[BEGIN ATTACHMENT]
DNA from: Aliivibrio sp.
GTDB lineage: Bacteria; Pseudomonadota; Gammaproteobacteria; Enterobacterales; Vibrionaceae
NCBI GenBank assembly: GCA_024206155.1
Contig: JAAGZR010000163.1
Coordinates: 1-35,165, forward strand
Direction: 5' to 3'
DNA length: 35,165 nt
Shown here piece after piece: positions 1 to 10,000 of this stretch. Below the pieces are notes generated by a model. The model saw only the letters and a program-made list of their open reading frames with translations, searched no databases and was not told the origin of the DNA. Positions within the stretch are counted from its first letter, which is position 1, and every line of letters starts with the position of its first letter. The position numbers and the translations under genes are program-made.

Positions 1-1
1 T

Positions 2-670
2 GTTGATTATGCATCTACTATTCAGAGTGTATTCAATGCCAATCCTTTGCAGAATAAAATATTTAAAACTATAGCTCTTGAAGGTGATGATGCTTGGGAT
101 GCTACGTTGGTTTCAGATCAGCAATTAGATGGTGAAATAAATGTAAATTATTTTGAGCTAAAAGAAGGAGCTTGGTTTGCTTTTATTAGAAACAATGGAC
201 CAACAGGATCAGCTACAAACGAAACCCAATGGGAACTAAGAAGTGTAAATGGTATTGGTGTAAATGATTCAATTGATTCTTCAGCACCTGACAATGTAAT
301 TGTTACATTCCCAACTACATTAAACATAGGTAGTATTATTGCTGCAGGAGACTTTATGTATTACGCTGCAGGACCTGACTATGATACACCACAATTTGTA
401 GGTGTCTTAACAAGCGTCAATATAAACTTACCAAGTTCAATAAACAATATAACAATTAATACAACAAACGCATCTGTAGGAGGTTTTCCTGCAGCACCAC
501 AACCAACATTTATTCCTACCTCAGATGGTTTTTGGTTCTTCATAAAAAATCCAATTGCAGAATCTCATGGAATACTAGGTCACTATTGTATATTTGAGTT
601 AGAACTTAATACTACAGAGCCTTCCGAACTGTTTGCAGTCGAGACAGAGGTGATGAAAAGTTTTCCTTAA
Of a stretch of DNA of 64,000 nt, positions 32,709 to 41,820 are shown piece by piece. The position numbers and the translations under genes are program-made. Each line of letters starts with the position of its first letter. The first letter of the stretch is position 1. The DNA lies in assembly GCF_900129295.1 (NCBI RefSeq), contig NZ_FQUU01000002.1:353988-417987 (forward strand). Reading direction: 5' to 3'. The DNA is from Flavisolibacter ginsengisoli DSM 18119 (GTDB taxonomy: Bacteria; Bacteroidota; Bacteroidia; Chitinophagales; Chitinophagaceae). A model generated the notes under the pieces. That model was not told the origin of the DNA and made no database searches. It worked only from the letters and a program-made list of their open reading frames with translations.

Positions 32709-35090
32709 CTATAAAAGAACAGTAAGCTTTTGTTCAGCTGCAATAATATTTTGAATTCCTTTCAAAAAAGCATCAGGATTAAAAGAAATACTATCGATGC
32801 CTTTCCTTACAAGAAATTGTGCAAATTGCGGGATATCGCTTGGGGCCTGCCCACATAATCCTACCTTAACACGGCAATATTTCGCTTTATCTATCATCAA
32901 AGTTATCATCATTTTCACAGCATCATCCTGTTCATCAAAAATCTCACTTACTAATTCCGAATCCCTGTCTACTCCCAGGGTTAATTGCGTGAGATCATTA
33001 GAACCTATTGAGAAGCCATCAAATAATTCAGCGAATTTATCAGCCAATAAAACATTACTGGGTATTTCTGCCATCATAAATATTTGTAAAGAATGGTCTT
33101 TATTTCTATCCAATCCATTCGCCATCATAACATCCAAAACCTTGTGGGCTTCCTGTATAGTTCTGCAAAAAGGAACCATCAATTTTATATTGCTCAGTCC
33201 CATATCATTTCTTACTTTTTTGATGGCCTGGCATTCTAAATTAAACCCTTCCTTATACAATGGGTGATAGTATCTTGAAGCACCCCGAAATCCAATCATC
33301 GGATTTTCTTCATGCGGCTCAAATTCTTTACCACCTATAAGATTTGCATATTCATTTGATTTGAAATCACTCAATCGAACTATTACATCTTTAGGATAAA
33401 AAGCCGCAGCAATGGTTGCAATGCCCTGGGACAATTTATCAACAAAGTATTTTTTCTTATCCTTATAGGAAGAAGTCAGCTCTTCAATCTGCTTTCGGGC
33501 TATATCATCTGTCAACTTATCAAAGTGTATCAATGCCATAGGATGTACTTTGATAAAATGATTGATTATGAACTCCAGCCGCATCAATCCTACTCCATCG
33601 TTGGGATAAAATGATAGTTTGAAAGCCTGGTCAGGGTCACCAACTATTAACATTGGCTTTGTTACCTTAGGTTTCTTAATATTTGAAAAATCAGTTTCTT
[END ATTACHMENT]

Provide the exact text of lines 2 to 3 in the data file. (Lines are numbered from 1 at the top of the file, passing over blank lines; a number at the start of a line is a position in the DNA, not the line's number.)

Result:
GTDB lineage: Bacteria; Pseudomonadota; Gammaproteobacteria; Enterobacterales; Vibrionaceae
NCBI GenBank assembly: GCA_024206155.1